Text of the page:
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Iran Press TV

Turkish president continues Persian Gulf tour to resolve Qatar crisis

Iran Press TV

Mon Jul 24, 2017 4:43AM

Turkish President Recep Tayyip Erdogan has traveled to Kuwait after visiting Saudi Arabia as part of a regional tour to help resolve a dispute among several Arab countries in the region.

Erdogan and an accompanying delegation arrived in Kuwait City late on Sunday and were received at the airport by Kuwaiti Emir Sheikh Sabah al-Ahmad al-Sabah.

Turkey's state Anadolu Agency said Erdogan held a meeting with the Kuwaiti Emir at Dar Salwa Palace, "which lasted an hour." But it did not disclose the details of the discussion or what the outcome of the meeting had been. Kuwait's news agency, KUNA, also did not reveal details.

The Turkish president is touring regional countries in an attempt to resolve the dispute between four Arab countries, led by Saudi Arabia, on the one side and Qatar on the other.

Saudi Arabia, the United Arab Emirates (UAE), Bahrain, and Egypt broke off diplomatic ties with Qatar on June 5, accusing Doha of supporting terrorism. They also suspended all land, air, and sea traffic with Qatar. Doha has denied the accusations and has refused to meet a list of demands forwarded to it by the boycotting countries.

Kuwait has been mediating between the disputing parties.

Unwelcome diplomacy?

President Erdogan has previously said that his tour should not be taken as an effort at "mediation." But that only seems to be the purpose, even as he runs little chance of contributing to a resolution.

Ankara is already perceived to be tilted toward one side of the dispute – Qatar – and Erdogan has upset the Saudi-led countries by making strong statements in favor of Doha.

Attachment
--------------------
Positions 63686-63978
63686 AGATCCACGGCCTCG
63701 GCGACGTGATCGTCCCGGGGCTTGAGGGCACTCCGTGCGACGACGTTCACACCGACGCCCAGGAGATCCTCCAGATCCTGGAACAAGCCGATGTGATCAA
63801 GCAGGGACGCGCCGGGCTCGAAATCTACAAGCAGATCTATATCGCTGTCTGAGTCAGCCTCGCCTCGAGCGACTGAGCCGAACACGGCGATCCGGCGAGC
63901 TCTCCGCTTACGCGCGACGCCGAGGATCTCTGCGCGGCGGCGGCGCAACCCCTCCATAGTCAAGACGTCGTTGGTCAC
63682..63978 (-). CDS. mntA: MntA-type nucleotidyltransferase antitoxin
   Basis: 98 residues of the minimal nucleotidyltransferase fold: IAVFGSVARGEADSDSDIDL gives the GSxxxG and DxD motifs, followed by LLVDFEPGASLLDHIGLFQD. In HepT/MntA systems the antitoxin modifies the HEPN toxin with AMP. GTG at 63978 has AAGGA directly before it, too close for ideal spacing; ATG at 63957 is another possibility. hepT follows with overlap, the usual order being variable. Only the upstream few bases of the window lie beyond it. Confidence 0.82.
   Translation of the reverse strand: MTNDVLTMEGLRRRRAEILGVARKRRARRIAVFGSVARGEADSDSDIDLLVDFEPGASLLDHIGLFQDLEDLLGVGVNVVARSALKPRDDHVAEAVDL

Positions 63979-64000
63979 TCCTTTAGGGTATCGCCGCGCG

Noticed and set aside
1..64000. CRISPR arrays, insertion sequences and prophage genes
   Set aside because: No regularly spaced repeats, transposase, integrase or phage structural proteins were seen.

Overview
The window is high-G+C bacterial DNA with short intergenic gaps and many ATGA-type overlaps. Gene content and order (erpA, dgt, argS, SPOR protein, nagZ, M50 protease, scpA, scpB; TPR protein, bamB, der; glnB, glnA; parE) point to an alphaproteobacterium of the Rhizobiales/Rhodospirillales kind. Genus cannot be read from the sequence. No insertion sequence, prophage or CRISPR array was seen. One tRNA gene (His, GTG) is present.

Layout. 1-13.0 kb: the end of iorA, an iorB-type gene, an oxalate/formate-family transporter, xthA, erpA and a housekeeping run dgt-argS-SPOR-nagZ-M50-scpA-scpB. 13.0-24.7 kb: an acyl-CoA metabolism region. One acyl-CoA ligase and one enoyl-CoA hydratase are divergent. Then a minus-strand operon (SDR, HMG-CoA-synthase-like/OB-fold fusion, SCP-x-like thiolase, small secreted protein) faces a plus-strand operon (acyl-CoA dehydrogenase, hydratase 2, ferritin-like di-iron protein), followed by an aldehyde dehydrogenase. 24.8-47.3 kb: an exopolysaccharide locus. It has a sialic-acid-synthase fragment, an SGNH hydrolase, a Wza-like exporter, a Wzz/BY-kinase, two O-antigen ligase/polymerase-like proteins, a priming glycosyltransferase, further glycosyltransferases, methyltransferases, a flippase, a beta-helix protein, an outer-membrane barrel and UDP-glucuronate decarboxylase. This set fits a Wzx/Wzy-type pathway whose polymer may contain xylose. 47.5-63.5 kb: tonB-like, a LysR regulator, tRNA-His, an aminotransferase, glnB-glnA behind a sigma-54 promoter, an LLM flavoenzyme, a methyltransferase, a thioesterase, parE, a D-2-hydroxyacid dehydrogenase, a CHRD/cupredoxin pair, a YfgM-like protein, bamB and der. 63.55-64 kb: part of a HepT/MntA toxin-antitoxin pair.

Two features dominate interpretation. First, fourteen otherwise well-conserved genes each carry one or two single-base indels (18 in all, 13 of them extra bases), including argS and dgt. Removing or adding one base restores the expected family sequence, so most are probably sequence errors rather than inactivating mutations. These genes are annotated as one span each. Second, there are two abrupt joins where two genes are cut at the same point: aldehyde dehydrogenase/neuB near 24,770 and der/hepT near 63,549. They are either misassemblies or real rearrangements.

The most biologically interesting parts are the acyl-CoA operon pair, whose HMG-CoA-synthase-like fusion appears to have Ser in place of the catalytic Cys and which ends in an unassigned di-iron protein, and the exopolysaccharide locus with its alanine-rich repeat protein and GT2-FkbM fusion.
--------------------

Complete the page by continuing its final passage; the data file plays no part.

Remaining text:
Soon after the diplomatic standoff erupted, Turkey also approved the dispatch of thousands of more troops to a base it maintains in Qatar in an apparent bid to signal to Doha that it would have its back should the dispute escalate into a military one.

The boycotting countries were quietly displeased, and when they later issued the list of demands from Qatar, they included one that asked Doha to close the Turkish military base permanently.

On Sunday, Erdogan was in Saudi Arabia, where he met with Saudi King Salman bin Abdul Aziz and Crown Prince Mohammed bin Salman.

No details were available about the potential outcome of those meetings, either.

Erdogan is due in Qatar on Monday.

A European mediator

Meanwhile, the European Union (EU)'s top diplomat, Federica Mogherini, has traveled to Kuwait to also mediate between the feuding sides.

High Representative Mogherini visited Kuwait on Sunday. She held talks with the Kuwaiti emir and other officials, praising the country's mediation efforts in the dispute with Qatar.

She also said that the crisis "should be resolved through dialogue and without delay," according to an account of the trip provided on the website of the EU's External Service.

Mogherini "called on all the parties to enter into negotiations to agree clear principles and a roadmap for a swift resolution of the crisis." She said the crisis would be more damaging both to the disputing parties and to the "stability of our common neighborhood" the longer it lasted.

The United States, too, has previously attempted to mediate but has failed to prompt a breakthrough in what the Arab countries themselves say is a dispute unlikely to be resolved any time soon.

Probing the blockade

In a related development, a Brussels-based human rights group has called for an end to the Saudi-led siege on Qatar.

The Alliance for Freedom and Dignity (AFD) said on Sunday that the blockade was impacting ordinary Qatari citizens.

A 16-member delegation from the AFD has traveled to Qatar to "investigate and document" the impacts of the siege on Qatari citizens, according to Al Jazeera. It has been meeting with those affected by the restrictions to probe the matter.

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